Chesapeake City, Virginia Commonwealth’s Attorney Nancy Parr
Nancy Parr, the elected prosecutor of Chesapeake, Virginia, is the president-elect of the hopelessly out-of-touch National District Attorney Association, which champs fake forensic science in court and continues to argue that marijuana legalization will cause its underage use and use while driving to skyrocket. But that doesn’t mean she doesn’t know Washington, as she was an honored speaker at a 2015 hearing on “America’s growing heroin epidemic,” held by the House Subcommittee On Crime, Terrorism, Homeland Security and Investigations.
There, Parr told the Congressional body that, “For the past 30 years as a prosecutor, I have learned a lot about distributing drugs, and I have learned about simply possessing drugs. There is a big difference.” Specifically, in her view, that difference is “Dealers should be incarcerated”—demonstrating her ignorance of the reality that people who sell and use drugs are commonly the same people. She also furthered the false and harmful stereotype that people who use drugs tend to be thieves.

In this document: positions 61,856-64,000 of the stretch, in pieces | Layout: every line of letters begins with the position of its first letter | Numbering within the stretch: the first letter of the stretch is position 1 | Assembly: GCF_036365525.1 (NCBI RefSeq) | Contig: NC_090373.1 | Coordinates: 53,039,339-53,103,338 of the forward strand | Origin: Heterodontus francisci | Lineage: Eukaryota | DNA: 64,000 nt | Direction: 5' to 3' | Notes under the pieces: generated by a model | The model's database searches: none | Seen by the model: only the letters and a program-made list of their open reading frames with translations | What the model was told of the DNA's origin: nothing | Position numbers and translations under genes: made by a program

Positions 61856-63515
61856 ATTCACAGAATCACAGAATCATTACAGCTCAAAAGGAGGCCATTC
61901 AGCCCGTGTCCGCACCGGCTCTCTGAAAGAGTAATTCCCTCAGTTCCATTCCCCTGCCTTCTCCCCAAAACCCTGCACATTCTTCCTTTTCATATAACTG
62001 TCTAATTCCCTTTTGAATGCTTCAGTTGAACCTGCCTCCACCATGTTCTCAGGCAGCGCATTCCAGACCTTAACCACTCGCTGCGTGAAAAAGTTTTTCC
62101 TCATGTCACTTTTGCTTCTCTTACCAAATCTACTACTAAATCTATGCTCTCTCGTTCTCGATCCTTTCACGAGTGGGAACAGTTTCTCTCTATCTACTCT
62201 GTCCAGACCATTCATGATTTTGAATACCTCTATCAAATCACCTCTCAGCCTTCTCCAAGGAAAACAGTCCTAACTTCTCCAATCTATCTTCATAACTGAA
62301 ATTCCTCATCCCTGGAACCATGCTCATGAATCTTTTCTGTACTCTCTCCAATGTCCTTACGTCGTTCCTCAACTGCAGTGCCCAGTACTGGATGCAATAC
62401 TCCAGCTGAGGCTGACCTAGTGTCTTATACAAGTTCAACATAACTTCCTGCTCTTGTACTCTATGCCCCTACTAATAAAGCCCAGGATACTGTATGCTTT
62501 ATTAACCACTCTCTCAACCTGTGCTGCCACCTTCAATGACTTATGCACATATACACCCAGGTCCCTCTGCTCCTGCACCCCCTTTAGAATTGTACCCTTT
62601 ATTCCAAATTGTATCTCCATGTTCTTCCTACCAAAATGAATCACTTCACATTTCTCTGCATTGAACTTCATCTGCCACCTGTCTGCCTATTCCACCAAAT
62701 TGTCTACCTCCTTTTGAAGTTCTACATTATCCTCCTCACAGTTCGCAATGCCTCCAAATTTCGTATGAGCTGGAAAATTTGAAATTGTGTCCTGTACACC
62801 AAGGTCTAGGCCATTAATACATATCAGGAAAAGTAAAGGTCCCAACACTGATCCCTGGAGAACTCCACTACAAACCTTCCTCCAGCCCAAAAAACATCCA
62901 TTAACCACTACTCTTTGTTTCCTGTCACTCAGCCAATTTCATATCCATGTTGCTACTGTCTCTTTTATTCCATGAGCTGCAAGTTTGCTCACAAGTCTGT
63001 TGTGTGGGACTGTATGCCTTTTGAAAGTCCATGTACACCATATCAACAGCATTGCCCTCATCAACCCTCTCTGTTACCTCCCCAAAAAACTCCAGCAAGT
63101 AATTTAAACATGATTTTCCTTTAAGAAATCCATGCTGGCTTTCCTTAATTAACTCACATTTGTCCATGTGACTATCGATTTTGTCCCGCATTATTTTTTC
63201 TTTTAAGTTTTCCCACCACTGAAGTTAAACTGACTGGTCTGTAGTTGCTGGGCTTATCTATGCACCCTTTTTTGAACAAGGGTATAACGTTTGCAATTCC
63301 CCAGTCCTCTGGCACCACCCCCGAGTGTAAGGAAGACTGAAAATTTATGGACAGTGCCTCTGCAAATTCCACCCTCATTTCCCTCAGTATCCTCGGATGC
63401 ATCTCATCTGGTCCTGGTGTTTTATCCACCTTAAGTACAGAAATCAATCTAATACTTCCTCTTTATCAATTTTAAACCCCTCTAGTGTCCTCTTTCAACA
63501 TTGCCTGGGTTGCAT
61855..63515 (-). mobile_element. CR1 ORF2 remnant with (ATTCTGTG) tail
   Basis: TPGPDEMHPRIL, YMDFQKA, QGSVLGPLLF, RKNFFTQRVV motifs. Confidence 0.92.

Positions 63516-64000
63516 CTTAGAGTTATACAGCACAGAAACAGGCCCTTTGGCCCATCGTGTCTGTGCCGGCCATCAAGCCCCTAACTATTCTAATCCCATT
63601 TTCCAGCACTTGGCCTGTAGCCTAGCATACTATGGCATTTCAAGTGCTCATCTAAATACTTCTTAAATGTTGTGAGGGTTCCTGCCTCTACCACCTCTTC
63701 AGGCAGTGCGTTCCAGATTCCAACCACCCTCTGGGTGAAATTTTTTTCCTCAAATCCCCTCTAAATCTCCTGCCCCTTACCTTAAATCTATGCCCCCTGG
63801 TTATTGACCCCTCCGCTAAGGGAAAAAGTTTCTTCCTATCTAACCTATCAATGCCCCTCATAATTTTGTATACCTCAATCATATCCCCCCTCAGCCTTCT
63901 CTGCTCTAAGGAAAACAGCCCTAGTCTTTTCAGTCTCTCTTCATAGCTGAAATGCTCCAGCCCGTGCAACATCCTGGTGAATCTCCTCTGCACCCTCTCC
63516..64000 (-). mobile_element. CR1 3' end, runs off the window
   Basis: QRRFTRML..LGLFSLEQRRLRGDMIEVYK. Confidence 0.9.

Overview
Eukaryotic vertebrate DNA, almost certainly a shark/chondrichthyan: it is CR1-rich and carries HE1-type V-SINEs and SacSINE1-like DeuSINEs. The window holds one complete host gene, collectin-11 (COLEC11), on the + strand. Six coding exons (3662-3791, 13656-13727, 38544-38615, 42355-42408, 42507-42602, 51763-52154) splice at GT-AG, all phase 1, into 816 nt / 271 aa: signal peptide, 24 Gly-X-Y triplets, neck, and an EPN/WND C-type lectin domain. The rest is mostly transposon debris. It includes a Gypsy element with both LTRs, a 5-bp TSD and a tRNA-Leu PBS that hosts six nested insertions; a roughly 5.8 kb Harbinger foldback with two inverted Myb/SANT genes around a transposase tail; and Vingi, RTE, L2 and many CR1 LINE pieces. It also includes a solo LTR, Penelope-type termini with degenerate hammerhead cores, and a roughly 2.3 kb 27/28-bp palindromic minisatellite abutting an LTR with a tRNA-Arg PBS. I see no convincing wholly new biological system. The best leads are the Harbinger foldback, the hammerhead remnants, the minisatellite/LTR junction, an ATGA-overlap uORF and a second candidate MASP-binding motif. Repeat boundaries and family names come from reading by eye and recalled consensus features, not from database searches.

Parr did say, “I also know that we all want to save lives,” but harm reductionists who help people stay safe while using drugs would immediately call her bluff.
In one of her cases, Parr obtained a felony drug possession conviction for a woman whose boyfriend called 911 after he found her unconscious on a motel room floor from what turned out to be a fentanyl overdose. Prosecutions like these cause people who use drugs together not to call for help, which leads to death.